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this decision of his word never be forgotten, “ His soul that is lifted up,” though he speak with the tongue of men or of angels, though he have a martyr's zeal or an apostle's faith, "bis soul that is lifted up, is not upright in him."
Finally, does the experience of any person, dispose him to an habitual, conscientious, practical fear of God? Does it result in a ready, filial, unreserved obedience to his will? Is he governed, not by his interest or his feelings, but by the bible, as his rule? Is he anxious to know what God would have him to do? and does he repair to the word of God, that he may know? Is he apt to receive the declarations of his will, when set before him; and does he cheerfully yield his worldly gratifications, connections and hopes, in submission to them? As a busband, a parent, a child, a neighbor, a member of the church, a master, a servant-in regard to his words, as well as deeds--in the government of his temper, as well as the conduct of his life-in the use of his time, his property, his influence-in the regulation of the whole man, the inner and the outer man, does he come before God and say, “I count all thy precepts concerning all things to be right, and hate every false way?" What a religion is this! Who could think lightly of christian experience, were this the uniform and conspicuous result? Let these questions be answered in our favor, and we need not envy the experience of all the boasted joys of sins forgiven, without this evidence, which the world has known. “ This is the love of God, that we keep his commandments.” “Blessed is the man that feareth alway.”
In these remarks, we have not intended to encourage the too common practice of judging others, but to exhibit the standard by which every person may safely judge concerning himself. For this purpose, the distinction between true and false experience in religion, which we have endeavored to draw, cannot be too carefully made. Reader, what concern on earth is of the least importance to you, as an individual, compared with your discerning and following that real holiness which will not deceive you, and not substituting for it a delusion which will only render your final perdition the more sure and terrible? Who can paint the terrors of that man who dies, full of the joy of an expected heaven, and finds himself ushered, a hopeless rebel, into the torments of hell? Who, in prospect of the approaching decision, would not most earnestly pray, “Search me, O God, and know my heart? But that you make this discrimination, is scarcely less important, to prepare you to give a right direction to your intluence over others. Their opinions, feelings, and conduct, cannot be slightly affected by your communications and examples. Surely, you would not say a word, with the view of hindering the work of God in their conversion. And ought you not to be equally cautious of giving your countenance to the work of the deceiver, in their destruction? Often do we hear it said, " It is of no consequence where a person gets religion,”--but is it of no consequence what religion he embraces? Were it not better for him to remain with no religion, and to lie open to the alarm which truth would hardly fail, in that case to excite, than to quiet himself with a delusive hope? "The effect of such an error is not often re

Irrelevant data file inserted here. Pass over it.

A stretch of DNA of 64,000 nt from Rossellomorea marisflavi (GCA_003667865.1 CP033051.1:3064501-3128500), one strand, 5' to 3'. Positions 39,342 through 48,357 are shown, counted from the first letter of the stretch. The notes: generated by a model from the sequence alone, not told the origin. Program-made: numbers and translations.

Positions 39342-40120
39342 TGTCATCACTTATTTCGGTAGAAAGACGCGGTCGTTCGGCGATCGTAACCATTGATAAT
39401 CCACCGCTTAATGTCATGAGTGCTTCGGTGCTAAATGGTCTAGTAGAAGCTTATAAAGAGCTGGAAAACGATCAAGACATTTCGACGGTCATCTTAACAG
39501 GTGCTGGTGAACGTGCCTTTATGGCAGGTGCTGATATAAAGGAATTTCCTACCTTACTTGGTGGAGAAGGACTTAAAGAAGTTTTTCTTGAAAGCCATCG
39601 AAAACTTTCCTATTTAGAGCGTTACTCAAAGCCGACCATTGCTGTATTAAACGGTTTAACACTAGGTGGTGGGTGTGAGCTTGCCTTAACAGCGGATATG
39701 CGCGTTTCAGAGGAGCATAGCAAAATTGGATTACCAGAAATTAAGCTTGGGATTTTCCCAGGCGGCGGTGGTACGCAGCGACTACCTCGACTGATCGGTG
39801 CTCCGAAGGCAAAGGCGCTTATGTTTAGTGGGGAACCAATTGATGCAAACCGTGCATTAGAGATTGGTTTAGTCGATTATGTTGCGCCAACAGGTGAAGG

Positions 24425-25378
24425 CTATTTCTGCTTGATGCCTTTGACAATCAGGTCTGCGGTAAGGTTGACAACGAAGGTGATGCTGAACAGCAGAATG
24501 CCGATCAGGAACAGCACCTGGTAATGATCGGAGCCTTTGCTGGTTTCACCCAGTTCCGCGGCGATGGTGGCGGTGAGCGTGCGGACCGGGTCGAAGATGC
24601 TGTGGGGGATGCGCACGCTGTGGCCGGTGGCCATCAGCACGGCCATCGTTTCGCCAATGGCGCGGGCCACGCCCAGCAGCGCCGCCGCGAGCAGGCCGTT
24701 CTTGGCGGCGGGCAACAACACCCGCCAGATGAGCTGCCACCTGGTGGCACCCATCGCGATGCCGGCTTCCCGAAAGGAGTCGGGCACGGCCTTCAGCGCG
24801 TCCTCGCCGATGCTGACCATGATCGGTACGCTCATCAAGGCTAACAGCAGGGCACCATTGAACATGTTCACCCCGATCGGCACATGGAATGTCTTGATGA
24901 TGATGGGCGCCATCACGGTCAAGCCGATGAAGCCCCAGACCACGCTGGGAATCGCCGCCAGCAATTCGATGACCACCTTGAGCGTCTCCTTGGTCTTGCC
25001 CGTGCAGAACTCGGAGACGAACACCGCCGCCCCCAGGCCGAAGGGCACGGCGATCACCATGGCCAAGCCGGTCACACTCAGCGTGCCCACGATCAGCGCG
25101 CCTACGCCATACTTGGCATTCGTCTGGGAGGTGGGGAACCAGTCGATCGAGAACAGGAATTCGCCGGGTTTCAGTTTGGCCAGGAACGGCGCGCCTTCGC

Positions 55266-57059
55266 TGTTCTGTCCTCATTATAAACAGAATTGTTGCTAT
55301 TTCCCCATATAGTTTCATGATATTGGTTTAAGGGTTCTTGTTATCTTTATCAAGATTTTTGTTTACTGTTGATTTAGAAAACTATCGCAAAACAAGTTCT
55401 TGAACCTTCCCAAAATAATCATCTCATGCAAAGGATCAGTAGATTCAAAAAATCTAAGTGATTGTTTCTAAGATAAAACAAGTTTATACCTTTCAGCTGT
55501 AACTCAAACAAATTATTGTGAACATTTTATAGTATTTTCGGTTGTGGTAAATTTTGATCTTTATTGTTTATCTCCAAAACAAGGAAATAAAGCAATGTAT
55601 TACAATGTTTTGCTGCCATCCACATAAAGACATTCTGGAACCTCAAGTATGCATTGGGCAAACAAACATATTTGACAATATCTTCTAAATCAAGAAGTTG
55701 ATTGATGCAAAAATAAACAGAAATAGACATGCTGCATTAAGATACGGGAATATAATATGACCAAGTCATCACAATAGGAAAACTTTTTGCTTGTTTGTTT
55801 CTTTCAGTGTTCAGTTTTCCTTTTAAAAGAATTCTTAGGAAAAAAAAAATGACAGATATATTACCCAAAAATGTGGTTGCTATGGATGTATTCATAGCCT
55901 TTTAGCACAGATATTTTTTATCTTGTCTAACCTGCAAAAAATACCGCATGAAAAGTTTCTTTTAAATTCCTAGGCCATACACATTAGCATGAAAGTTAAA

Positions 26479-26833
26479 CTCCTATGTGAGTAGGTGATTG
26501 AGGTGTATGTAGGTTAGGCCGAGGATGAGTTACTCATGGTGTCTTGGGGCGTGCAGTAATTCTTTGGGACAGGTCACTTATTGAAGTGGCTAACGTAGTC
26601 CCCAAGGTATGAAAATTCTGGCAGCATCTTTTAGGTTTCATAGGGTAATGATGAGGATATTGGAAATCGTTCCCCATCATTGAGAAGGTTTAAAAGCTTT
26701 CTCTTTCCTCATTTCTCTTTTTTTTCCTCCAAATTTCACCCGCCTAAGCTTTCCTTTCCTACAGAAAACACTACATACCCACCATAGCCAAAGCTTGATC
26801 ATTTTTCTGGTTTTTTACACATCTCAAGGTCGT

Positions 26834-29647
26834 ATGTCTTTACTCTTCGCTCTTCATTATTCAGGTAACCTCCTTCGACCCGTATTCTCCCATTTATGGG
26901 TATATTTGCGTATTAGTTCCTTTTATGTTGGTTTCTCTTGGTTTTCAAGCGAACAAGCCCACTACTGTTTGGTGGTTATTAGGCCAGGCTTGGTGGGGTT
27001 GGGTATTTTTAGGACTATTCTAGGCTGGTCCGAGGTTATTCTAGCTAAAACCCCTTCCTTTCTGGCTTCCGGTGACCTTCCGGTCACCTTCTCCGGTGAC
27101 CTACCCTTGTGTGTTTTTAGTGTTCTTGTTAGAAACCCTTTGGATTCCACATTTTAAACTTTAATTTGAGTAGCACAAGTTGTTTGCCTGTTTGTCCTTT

paired. One delusion is only exchanged for another;--graceless fervor for desperate security; and false hopes for confirmed scepticism and infidelity. Conscience is seared, prejudices are riveted, useful connections are broken off, the means of grace are abandoned, and the last state, in every respect, is worse than the first.